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Published: March 31st 2011
The cloud city
Because of Quito´s elevation, it is often under heavy cloud cover.
Hello blog readers.
Quito was quite the contrast to the hot and humid rainforest! Situated a mile and a half above sea level in the Andean mountains, Quito´s climate can be quite gloomy and damp. Quito did make a nice stop to get our clothes cleaned though, because they sported a sweaty and cheesy smell due to fact that they had been damp for more than a month! There was also some fine dining to be had as well.
The Basilica in the old town was built over a century ago and we climbed right to the top of the bell tower to get an amazing view over the city of 1.7 million inhabitants. It was a fun climb too, no safety anywhere, as the metal steps spiralled upwards, with the odd step missing here and there. There were even a few ladders that hung on the outside of the building a hundred feet up in the air - it was great!
Most of the group from the rainforest were in Quito too so we had a farewell supper, a couple of drinks and said our goodbyes.
On the equinox we decided to go to the equator, which is just
Local kids (Quiteños)
These kids insisted that we had our photo taken together.
15km north of the Ecuadorian capital. There was a lot of music and festivities going on with many dancers from all over the country dressed in traditional clothing. Interesting though, because of the timing, we arrived at the equator in the summer but then crossed to the northern hemisphere to winter time, waited a bit until it changed to spring in the north, then took a few steps to the south to enter the autumn. So it is actually possible to experience all four seasons in a day, even though the temperature hovered at a steady 15 degrees or so the whole day (the equator in this part of the world is 2800m above sea level - hence the frigid temperature). However, the equator monument is in the wrong place, it's about 0.002 of a degree too far south! So we marched a few yards to the north in the hope of stumbling upon said line - and there it was, a monument and museum on the so-called 'real' equator! We had a quick look at the museum and watched the silly experiments that show you how the water in a sink apparently drains clockwise in the southern hemisphere and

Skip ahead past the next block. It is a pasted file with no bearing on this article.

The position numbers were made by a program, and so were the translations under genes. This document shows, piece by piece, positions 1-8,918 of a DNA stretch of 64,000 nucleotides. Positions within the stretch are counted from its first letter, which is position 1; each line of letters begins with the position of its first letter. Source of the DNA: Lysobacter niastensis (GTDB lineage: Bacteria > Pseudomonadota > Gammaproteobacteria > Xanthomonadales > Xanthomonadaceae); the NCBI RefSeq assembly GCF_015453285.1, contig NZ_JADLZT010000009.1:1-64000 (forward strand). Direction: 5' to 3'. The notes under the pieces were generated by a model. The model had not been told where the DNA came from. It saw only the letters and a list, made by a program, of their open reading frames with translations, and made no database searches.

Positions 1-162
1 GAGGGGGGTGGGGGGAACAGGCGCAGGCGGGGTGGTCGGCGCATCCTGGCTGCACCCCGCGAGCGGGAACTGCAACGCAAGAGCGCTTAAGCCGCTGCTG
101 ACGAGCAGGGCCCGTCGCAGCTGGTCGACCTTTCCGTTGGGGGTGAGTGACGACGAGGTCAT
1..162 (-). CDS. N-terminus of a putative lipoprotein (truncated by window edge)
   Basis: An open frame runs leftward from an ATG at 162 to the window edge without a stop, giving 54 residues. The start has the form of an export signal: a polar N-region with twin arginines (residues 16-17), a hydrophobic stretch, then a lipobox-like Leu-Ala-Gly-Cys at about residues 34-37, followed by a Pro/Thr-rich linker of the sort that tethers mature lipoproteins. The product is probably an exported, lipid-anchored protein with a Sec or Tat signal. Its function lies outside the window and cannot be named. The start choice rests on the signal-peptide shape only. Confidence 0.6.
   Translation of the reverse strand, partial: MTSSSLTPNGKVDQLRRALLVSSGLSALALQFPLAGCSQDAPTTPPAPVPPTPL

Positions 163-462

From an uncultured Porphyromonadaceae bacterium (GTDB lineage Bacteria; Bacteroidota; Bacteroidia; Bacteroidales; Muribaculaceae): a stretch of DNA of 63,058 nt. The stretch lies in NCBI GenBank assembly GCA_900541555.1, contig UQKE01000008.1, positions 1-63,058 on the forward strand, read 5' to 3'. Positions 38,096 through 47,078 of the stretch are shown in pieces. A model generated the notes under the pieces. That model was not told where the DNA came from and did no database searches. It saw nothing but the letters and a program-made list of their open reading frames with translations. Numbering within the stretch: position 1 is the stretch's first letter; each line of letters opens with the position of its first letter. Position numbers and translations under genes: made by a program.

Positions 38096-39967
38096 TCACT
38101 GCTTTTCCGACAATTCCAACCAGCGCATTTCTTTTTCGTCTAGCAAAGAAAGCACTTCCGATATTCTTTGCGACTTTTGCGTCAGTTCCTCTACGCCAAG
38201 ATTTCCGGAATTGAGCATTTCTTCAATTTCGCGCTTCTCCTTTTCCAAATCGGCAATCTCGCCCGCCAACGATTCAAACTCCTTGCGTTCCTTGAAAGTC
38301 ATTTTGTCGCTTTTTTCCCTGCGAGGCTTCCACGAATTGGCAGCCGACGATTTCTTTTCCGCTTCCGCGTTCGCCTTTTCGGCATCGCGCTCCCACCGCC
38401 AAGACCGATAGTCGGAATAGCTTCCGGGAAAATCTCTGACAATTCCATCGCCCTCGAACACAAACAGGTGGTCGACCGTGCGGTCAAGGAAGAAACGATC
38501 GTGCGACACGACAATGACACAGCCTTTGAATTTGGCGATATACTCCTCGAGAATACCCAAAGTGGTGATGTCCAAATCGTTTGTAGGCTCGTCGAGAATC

Climbing the Basilica
Theresa braves the steps...
anticlockwise in the north (the coriolis affect). Which really it doesn´t by the way! Bigger things have a tendancy to do so though, things like weather systems. Cyclones in Australia always spin clockwise and the twisters that ravage Kansas and send Dorothy to the see the wizard twirl the other way. As entertaining as these experiments were, we were still not on the real equator, so we set off with Eric (our trusty companion) to search for the true, genuine, bona-fide divider of the hemispheres! Armed with a GPS, we searched for the real latitude 00°00'00"... Believe it or not, the real equator was on the edge of the highway with the white line of the road actually marking the middle of the world... Content with our findings, we headed back to the bottom half of the globe, where strangely, the bananas seem to curve clockwise?!
A few days later we crossed the equator again (twice) but this time it was on a boat, cruising comfortably between some of the Galapagos Islands in balmy weather.............!
The hemispherically challenged individuals - Dave and Theresa.
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